Karen Nyame KG made her way into the early UK funky scene at a time when establishing yourself as a key player was just as much about endurance and confidence as it was musicality. From making herself known with soulful tracks like ‘Feeling Funky’ and ‘Midnight’ to playing at the likes of Touch FM in north London to going on to join her first community radio station, Westside Radio – KG’s work rate was vast. Like a lot of people starting out in the industry, she would produce overnight demos without knowing where her tracks would go, and circa 2007, put her name out there on specialist Facebook groups that required you to perform and prove your expertise in order to get a look in. She gradually built her name as the “Goddess of Rhythm” but soon withdrew from music. The early 2000s UK funky scene was dominated by men, with insidious barriers such as misogynoir and colourism that made it increasingly difficult to maintain a healthy musical career.
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KG was always meant to be in music though. No hobbyist, her natural affinity with music had her intuitively locking into the drum kit her dad bought her as a child to programming house loops by eight years old. An only child, she shares: "I was a bit of a weird child, into technology and obsessed with creating sounds instead of playing with your average Barbie doll." Fortunately, this innate musicality and percussive virtuosity would eventually be celebrated in 2018 with a reissue of her long-lost tracks from Goon Club Allstars. Her 2020 EP 'Sensei' featured remixes from ballroom star quest?onmarq, and hinted at the artistic questions she would be exploring in 'Sensei II'. The project spans UK funky, gqom, R&B, Akan Highlife influences and more, with collaborations from Aymos, Toya Delazy, Taliwhoah and Mista Silva. KG has found a balance, between bringing in new elements to her work and having her distinctive sound. There’s the gentle openness of ‘Mantra’, her song with Taliwhoah that rests in high vibrations, "If it’s meant to be it’ll be / I’m not one to feel things, if they’re not real things". At the same time, ‘Koko’, her long-time coming collaboration with Mista Silva is a sugar-touch of a song that recalls wining in a summer club. Underpinning the entire EP is a celebration of artists from Africa and its diaspora, from the Zulu on ‘Nzinga’ to the guitar riffs that conjure images of the highlife bands her mother introduced her to.
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We spoke about her journey to making 'Sensei II', protecting your artistic wellbeing, safe spaces in music and her artistic process:
"I love organic connections. It’s about synergy. Authenticity translates through music. I always have great relationships with people I collaborate with because I feel like that magic can then seep through the art that we create. I tend to build relationships before studio because it is a way of vetting and seeing if you can vibe, because ultimately I’ll have to take away from that session and build something. For example, on this project, conversations were had beforehand with everyone. I think that’s the main reason why the EP sounds that way, because of that initial electricity. I mean I’ve known Mista Silva for ten years, when I was on my way out of music in 2010 but at that time, the vibe wasn’t there. Now he’s featuring on this project - a staple one at this time in my career - it’s a beautiful thing. It goes to show, when it’s the right time, it’s the right time. Divine timing."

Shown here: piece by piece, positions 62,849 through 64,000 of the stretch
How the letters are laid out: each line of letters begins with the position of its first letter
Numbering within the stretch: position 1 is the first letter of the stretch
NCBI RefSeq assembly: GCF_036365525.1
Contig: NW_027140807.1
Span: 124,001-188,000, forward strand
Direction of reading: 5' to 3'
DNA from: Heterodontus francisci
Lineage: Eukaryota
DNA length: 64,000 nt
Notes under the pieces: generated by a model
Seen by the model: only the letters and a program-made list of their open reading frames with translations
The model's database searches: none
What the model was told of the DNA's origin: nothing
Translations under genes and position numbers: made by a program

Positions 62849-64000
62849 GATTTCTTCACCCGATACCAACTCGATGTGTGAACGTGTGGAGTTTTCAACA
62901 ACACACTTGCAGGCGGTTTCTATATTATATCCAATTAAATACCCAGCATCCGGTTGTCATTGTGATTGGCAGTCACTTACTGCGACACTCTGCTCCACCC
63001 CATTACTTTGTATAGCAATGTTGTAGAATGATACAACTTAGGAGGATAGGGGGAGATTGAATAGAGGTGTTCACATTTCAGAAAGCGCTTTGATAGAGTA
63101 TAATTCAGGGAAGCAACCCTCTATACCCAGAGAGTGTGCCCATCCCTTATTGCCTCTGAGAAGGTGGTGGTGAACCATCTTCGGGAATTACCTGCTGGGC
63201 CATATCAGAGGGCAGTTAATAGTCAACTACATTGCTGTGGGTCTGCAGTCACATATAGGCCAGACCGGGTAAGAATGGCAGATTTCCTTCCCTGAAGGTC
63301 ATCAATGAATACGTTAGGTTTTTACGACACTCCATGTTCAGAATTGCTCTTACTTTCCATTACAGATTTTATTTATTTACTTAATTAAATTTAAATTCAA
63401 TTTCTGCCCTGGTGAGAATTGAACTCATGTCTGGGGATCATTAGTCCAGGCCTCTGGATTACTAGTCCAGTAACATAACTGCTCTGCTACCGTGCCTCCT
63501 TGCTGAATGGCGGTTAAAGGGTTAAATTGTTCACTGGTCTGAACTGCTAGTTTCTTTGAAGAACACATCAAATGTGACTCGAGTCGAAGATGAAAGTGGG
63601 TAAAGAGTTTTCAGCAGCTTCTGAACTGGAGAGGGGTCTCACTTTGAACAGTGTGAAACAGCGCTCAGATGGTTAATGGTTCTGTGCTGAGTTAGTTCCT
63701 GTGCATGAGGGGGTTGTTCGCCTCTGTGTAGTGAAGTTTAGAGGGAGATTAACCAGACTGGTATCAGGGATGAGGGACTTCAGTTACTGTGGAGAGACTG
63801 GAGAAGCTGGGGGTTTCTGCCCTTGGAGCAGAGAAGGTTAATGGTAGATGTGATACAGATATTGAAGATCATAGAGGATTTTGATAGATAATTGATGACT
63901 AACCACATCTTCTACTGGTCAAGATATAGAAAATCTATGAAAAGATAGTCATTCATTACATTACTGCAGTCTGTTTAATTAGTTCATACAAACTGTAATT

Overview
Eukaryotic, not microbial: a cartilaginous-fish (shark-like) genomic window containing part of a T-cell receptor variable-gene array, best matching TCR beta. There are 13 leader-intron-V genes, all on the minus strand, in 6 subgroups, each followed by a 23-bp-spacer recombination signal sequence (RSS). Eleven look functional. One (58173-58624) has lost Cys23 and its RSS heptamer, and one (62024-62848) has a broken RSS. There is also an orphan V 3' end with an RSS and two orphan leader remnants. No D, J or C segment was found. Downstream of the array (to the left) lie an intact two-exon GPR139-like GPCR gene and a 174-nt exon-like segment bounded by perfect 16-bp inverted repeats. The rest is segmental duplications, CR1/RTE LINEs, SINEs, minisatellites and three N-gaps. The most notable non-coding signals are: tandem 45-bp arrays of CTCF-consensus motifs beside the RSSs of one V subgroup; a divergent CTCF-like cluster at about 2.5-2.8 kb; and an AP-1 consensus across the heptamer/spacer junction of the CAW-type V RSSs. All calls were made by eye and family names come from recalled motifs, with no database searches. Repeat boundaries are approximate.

The industry has changed in some significant ways since 2010, though misogynoir and colourism is still an insidious problem. KG speaks about how essential it is to orchestrate safe spaces within music.
"Through my journey discovering who I am in music, and who I am as a woman – I’ve been able to establish my core values and standards. Now I approach the industry with much more caution. There are now more safe spaces for Black women in music, and in electronic music in particular. Places where I can thrive and not have my competencies questioned or safety compromised in any regard, I can create freely and be trusted to create freely. Before, there’d be stigmas, even when approaching women who sing because they wouldn’t trust you. It wasn’t seen as normal for women to be on the buttons and controlling the desks in the music studios. The trust wasn’t there because women producing music was such a rarity, but now it’s becoming common. Those barriers being broken down make it easier to create in the first place.
"My therapist always says to me that whichever stage of your journey that you are at, that you have to share your story. I’ve often said, I wish there was a me for me in my early twenties. It was a very isolating time for me, and to know that there is a bigger sense of community now gives confidence to operate with a truer sense of self. I share my story to highlight how progressive the music industry has become in comparison to a decade ago where having women-led workshop series or women-led radio stations were unheard of. We’re still fighting that battle in regards to line-ups though. Line-ups are so predictable. Imagine an airport where a plane is landing – we’re the people waving it down with glow-in the dark sticks, ‘we’re here! Can you not see us?’ Does it always have to be a trending topic on Twitter for action to be made?"